The Boston Coalition of Black Women Collection is just one of several archival collections Northeastern University holds that preserve the history of small organizations in the Boston area that made a huge impact in the day-to-day lives of ordinary people. As the quote from Margaret Mead, that appears on the Coalition’s annual reports, reminds us, “Never doubt that a small group of thoughtful, committed citizens can change the world; indeed, it’s the only thing that ever has.”

Posted in: Archives and Special Collections, Serendipity

31
Mar16

BPS Desegregation Project: Busing and Beyond: Creating a Holistic Approach to Undergraduate Teaching and Learning with Archival Collections

Posted by: Giordana Mecagni

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The following is a series written by archivists, academics, activists, and educators making available primary source material, providing pedagogical support, and furthering the understanding of Boston Public Schools’ (BPS) Desegregation history.

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Maokley pictureProject Overview

Suffolk University faculty, archivists, and librarians formed a collaborative team in 2015 to develop and disseminate open educational resources (OERS) based on the research collections held by Suffolk University.  Archivists and librarians provided reference assistance, bibliographic instruction, research guides, technological support, and digitization services. The curricula were designed to develop students’ information literacy skills and allow them to take advantage of – and navigate the challenges of — a complex and sometimes overwhelming information landscape. In the next phase of the project, the team will develop and test additional OERs, evaluate the effects of student and faculty engagement with OERs, and create guidelines and recommendations for further OER use, expansion, and development at Suffolk and beyond.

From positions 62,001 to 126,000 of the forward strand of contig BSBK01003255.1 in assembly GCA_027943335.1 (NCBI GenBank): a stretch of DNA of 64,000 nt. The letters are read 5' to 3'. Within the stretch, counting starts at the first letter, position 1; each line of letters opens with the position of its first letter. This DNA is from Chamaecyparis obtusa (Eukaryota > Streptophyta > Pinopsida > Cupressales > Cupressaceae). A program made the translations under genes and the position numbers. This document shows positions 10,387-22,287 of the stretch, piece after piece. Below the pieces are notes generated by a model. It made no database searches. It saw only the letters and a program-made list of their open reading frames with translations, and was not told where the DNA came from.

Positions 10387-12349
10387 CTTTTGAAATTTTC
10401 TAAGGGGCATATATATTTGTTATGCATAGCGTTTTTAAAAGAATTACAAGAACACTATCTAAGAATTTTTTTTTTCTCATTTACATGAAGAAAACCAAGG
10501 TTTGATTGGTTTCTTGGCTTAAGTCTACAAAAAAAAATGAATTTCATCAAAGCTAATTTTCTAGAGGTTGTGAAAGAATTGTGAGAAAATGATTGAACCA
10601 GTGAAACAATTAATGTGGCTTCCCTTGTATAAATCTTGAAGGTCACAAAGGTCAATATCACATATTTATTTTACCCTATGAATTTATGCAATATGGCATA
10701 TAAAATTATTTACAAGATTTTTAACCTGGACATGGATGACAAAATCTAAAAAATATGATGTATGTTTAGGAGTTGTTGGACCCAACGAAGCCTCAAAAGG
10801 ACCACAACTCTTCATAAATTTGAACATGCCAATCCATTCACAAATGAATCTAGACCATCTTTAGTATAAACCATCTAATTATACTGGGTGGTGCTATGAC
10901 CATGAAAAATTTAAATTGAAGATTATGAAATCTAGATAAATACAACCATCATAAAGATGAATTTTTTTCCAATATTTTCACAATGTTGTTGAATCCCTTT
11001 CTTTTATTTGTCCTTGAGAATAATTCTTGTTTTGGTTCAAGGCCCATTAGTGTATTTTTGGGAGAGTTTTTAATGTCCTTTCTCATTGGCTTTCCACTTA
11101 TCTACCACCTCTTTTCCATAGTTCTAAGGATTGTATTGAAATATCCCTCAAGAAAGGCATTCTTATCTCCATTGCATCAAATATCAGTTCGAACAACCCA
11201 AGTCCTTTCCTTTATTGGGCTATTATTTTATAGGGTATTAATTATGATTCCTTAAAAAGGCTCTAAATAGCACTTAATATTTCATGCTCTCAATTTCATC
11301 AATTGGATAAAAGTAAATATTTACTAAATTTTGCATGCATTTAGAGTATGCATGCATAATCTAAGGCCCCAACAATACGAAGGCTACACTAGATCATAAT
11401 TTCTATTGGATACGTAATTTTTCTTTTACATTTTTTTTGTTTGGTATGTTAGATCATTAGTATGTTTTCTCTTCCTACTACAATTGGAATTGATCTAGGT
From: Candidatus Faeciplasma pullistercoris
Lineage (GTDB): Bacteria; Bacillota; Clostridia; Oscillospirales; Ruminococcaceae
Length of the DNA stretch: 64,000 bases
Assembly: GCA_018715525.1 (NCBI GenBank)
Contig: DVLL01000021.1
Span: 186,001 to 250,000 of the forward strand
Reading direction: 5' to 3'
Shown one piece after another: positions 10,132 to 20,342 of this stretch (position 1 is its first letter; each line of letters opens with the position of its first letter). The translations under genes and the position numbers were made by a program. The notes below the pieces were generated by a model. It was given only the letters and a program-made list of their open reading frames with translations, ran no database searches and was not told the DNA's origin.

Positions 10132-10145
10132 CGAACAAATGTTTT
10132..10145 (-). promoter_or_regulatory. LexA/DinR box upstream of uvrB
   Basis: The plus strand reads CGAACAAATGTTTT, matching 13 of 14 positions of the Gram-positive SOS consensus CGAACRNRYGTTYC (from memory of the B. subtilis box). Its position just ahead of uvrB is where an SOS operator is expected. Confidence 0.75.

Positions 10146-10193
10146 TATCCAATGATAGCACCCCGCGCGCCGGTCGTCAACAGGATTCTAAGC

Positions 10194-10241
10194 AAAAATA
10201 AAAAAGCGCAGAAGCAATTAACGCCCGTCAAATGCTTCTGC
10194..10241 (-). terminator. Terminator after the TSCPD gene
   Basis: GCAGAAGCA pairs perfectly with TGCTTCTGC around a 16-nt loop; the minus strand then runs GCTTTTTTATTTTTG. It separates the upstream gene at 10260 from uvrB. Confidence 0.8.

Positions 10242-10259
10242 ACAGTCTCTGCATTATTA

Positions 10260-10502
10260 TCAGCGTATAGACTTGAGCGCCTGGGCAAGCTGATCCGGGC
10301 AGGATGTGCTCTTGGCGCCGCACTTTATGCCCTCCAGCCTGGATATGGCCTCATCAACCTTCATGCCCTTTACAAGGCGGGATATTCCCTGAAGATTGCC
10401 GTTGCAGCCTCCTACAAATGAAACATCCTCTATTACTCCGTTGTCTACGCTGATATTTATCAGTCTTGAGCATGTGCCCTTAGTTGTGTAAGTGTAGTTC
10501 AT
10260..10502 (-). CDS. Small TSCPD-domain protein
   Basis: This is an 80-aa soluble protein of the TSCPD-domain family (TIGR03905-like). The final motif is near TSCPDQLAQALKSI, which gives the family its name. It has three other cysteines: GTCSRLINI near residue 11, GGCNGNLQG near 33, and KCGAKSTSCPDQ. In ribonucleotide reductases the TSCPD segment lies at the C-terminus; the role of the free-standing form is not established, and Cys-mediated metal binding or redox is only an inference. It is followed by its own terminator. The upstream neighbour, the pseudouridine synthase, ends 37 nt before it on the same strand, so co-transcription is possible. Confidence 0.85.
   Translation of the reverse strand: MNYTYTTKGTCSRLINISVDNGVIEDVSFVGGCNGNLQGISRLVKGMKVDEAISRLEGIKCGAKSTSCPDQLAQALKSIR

Sample OERS (Open Educational Resources)

Using historical documents from Congressman Joe Moakley’s papers related to court-ordered busing in Boston,  Professor Reeve created a variety of assignments and classroom exercises for her undergraduate history methods course, “Gateway to the Past: The Historian’s Practice.” Supplemented by lectures, readings, and discussion, Reeve used the assignments sequentially to ensure that students mastered historical thinking skills and then directly applied them to a capstone project. (See the course’s developmental sequence chart below.)

  • What History Matters, and Who Decides? Introduction to Archival Research: students examined course catalogs at the Archives to document and explain changes in the history curriculum over time (.pdf)
  • Document Analysis Assignment: students analyzed a historical news clipping (.pdf)
  • Mapping Data: Creating and Interpreting Historical Maps: students studied population change over time in Boston and its effects on the school desegregation debates (.pdf)
  • Digital Exhibit Project: capstone project in which students developed and narrated a historical argument on the OMEKA exhibit platform, example Boston Massacre Exhibit
  • HST 200 LibGuide: compilation of relevant research resources (link)

Why OERs?

The team wanted to create open source tools that would be available for use or re-use by instructors within –and external to– Suffolk University. Ideally, the assignments could be adapted for use by faculty in other fields.

Some of the benefits of creating and using OERS:

  • Fosters innovations in teaching and learning, many of which are more collaborative & participatory;
  • Reduces overall cost of books and materials for students;
  • Provides access to education for students who otherwise could not afford or access learning materials.

Incorporating primary sources in the developmental instruction of historical literacy